On why itako have not garnered the same respect as priests, Sasaki said: The difference between priests and shamans lies in the fact that shamans go into a trance while priests simply ask the gods for mercy. Priests often come from privileged backgrounds while shamans are generally lower-class people or social outcasts. Before Buddhism and Confucianism entered Japan, various emperors made use of the services of shamans. But as doctrinal religions were introduced, animism became vilified as the superstition and heresy of primitive culture. A similar trend can be seen in most civilizations around the world, in which folk religions are eliminated by institutional religions such as Buddhism, Christianity or Islam. Eventually, the religious rituals once performed by female shamans in Japan in ancient times were taken over by men of later, more sophisticated religions.
On How can you verify that an itako has really entered a trance, Sasaki said: “Although this is a crucial point for researchers, you can never be sure that a trance is entirely authentic. I think the important point is that the client believes in the power of the itako and that society accepts the tradition. This is one aspect common in all religions.
On How shamanism can help make up for weaknesses of modern culture, Sasaki said it can provide relief for people in extreme suffering and pain, making fuller use of people's daily lives and keeping society and culture intact. Shamanism fills some of the spaces left open by modern rationalism and science.
Small Town Shaman Fire Ceremony for a Mountain God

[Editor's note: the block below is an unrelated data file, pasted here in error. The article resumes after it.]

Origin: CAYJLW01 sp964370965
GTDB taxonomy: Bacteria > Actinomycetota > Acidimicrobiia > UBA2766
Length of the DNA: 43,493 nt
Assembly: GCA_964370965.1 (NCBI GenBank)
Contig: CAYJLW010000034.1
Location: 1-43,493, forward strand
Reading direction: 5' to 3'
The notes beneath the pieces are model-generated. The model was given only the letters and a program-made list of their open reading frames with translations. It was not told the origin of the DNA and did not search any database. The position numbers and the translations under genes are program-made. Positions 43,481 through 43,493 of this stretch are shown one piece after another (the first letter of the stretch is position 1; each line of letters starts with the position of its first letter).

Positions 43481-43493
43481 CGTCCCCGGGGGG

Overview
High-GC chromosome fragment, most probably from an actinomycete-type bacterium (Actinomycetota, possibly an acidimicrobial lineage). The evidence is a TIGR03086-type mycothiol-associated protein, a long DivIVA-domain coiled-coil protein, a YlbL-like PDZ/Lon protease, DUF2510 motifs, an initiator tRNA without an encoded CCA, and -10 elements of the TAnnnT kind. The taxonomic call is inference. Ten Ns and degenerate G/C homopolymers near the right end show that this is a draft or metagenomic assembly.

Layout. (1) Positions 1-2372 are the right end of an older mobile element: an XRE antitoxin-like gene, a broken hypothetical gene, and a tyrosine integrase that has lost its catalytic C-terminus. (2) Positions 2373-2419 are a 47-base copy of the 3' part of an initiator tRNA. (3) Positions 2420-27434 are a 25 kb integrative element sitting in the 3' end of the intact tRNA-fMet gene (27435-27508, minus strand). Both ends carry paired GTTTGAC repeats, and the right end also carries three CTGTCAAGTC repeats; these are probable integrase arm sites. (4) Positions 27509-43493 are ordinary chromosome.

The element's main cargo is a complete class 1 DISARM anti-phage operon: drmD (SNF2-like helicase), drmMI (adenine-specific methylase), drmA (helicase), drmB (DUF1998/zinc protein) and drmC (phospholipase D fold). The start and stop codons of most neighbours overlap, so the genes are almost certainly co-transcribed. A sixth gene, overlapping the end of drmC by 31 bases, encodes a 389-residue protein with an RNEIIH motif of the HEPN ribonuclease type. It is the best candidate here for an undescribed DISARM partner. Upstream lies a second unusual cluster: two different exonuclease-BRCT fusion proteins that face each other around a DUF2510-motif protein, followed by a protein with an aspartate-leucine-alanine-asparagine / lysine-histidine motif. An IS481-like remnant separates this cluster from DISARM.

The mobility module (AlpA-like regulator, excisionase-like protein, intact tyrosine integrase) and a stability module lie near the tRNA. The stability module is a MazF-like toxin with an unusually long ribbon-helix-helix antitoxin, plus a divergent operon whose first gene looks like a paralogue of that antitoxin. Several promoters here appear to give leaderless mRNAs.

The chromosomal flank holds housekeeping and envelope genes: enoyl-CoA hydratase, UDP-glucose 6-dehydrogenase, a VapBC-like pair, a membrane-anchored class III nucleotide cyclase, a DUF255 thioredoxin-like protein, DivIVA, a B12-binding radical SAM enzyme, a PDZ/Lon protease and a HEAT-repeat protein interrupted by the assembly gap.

Describing s small town shaman fire ceremony in the Kiso area between Nagoya and Nagano, Thomas Swick wrote in Smithsonian magazine, “Mr. Ando, the man in the brown cardigan, invited us to a goma (fire) ceremony that evening at his shrine...Mr. Ando was a shaman in a religion that worships the god of Mount Ontake. [Source: Thomas Swick, Smithsonian magazine, October 2010]
That evening “about a dozen similarly garbed celebrants sat cross-legged on pillows before a platform with an open pit in the middle. Behind the pit stood a large wooden statue of Fudo Myo-o, the fanged Wisdom King, who holds a rope in his left hand (for tying up your emotions) and a sword in his right (for cutting through your ignorance). He appeared here as a manifestation of the god of Mount Ontake.
“A priest led everyone in a long series of chants to bring the spirit of the god down from the mountain. Then an assistant placed blocks of wood in the pit and set them ablaze. The people seated around the fire continued chanting as the flames grew, raising their voices in a seemingly agitated state and cutting the air with their hands in motions that seemed mostly arbitrary to me. But Bill told me later that these mudras, as the gestures are called, actually correspond to certain mantras.”
“Each of us was handed a cedar stick to touch to aching body parts, in the belief that the pain would transfer to the wood. One by one, people came up, knelt before the fire and fed it their sticks. The priest took his wand — which, with its bouquet of folded paper, resembled a white feather duster — and touched it to the flames. Then he tapped each supplicant several times with the paper, front and back. Flying sparks accompanied each cleansing. Bill, a Buddhist, went up for a hit.”
Image Sources: Wikipedia and UNESCO
Text Sources: New York Times, Washington Post, Los Angeles Times, Daily Yomiuri, Times of London, Japan National Tourist Organization (JNTO), National Geographic, The New Yorker, Time, Newsweek, Reuters, AP, Lonely Planet Guides, Compton’s Encyclopedia and various books and other publications.
Last updated January 2013